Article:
$200, he thought to himself.

He had to admit, many of the things Gail complained about him were true. He indeed had a soft heart. He wouldn't go so far as to describe himself as spineless like she preferred, but he was indeed soft. It wasn't that he was simple. Simple men were not as successful as he had been in business, present situation not withstanding. But he definitely lacked the bloodthirsty ruthlessness many of his colleagues had. That his wife had. Still, he would not let himself be to blame for being forced out of $200 for this shabby, barely-adequate room. It was simple supply and demand. They needed the room, and the Piedmont Inn was the only motel in sight. Plus he was certain had Gail not been so rude and demanding they probably would not have charged them so much. He was sure it was an even greater thrill to take the money from the likes of her.

He stripped down to his undershirt and pants. The room was warm, but not that warm. He lay out a sweater and warm socks for later. He laid his shaving kit out on the desk. He pulled the flask from his coat pocket and took a draw and held up his hand and watched the shake in it lesson as the scotch enriched his blood. He took a deep breath & pushed out the lump in his throat. Two more pulls and the shake was gone altogether. One more and he stashed the flask in his shaving kit.

He tried to say to himself, I am a drunk. Wasn't that the first step? He tried to say it, but he could only say, You were a drunk. He tried to say it, but he got lost in the memory of his father tumbling into his bedroom at night. A wobbly, wide shadow in the hallway light, he would stand in the middle of the room mumbling some indiscernible, thick tongued dreck. Something like a story, something with a lesson to be learned, but in a long string of crescendoes like a pointed complaint. A complaint that would wear him out and he would have to take a seat on the rug in the middle of the room, and then finally lay down. Alfred tried to say, I am a drunk, but he could only think of how loud his father snored, passed out in the middle of the room, and the hours spent trying to wake the old man up so that he could get some sleep. He tried to say, I am a drunk, but all he could say is, I am just like you.

Down to his taste in scotch. Expensive scotch and cheap beer. First the smoke then douse the flames.

He tried to say it, but couldn't, and then he couldn't stop the thoughts. The embarrassment that occupied so much of his time with his father. The frustration of trying to wake him or trying to get him to the car. The thoughts of being called, "The Boy Hen," in front of all those men when his mother sent him to collect her husband before he drank up the rent.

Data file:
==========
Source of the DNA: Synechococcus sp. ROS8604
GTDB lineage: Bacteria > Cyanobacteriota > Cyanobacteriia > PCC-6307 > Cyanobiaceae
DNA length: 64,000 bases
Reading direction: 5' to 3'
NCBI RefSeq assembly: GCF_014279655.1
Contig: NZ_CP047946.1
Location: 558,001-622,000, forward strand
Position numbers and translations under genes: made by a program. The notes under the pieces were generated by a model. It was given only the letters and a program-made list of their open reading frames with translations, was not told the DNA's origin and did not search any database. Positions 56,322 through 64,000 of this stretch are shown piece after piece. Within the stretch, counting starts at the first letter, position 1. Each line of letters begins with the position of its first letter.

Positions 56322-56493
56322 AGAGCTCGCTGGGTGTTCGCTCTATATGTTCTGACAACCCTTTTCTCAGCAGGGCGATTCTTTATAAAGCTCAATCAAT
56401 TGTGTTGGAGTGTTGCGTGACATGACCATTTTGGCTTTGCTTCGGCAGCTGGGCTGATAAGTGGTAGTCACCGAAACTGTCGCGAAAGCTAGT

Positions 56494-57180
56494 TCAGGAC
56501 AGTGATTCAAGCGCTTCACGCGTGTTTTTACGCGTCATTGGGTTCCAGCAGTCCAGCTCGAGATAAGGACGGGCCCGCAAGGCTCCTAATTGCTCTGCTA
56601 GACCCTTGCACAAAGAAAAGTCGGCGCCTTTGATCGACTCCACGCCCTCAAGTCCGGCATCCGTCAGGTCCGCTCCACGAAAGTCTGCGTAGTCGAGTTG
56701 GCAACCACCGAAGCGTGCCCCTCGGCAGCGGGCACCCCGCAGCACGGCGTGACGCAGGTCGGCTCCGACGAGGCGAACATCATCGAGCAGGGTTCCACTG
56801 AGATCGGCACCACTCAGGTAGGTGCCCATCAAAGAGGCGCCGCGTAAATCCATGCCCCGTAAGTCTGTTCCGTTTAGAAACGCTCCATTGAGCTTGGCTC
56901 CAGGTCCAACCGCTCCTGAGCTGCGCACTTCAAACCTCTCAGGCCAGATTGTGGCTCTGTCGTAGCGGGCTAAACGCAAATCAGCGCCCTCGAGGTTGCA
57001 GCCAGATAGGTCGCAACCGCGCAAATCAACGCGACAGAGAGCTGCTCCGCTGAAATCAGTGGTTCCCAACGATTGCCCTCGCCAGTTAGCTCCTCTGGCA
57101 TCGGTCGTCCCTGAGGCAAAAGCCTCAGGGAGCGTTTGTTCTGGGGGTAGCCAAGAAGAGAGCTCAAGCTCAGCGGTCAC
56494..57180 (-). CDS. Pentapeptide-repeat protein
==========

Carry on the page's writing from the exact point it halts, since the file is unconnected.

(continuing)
"Ah," he would say when the young Alfred came through the door. "The boy hen has come pecking around again. Let's raise a toast to the boy hen, fellas," and all those thick, hairy arms up in the air. He would try to quietly, discreetly ask his father to come home with him. That his MOTHER wanted him to come home. Lord knows Alfred could care less if the old man came home or not. But his father, rosycheeked and grinning ear to ear and stinking, would put his face to the boy's as he tried to talk so quietly, and then erupt, to the laughter and applause of the crowd, GOBBLE GOBBLE GOBBLE GOBBLE GOBBLE GOBBLE GOBBLE... and Alfred had to stand there and take it. To wait until the laughter died down. Until he tried to ask again. Please - GOBBLE GOBBLE GOBBLE GOBBLE GOBBLE GOBBLE GOBBLE...

Invariably, the boy would just have to go wait in the car until the old man decided to leave, or got thrown out, and then there was the protracted ordeal of wrangling the beast into the car. He would gobble all the way home.

Alfred lay back on the stiff mattress (200) to stretch out his cramping back and try to rid himself of the sound of it. The gobble. But it could only be replaced by another memory. He wished he had never started. He wished he could learn to just drink. To enjoy at least that.

From where he lay, the light overhead beamed down into his face. He decided that when it was time to sleep, he would toss a shoe and shatter the bulb. At least Gail would get a kick out of that. He would love hear her laugh. It always got her in the mood.

He went back to the shaving kit and pulled out the flask and took another drunk for his sore bones and then another and then another purely for the drunk.

He wondered how much of the soreness wasn't just from being uptight. It was impossible for Alfredo Manzo Baptiste III to relax. A real stick in the mud, Gail liked to say. A stick in the mud until he had his drinks, her her pill, and then...

He wished she would get out of the tub.

One more swig and he stashed the flask again and put himself back across the bed. The light beaming down into his face, he realized that was where the heat was coming from. A warmth not unlike the warmth of the sun. He wished it was her that was warming him, though. Her thin body pressed against his. The delicate tremble of her heart no matter where he lay his hand. The feel of her breathing. Life filling her up. The taste of her tongue. Her fingers. Her flesh.







5.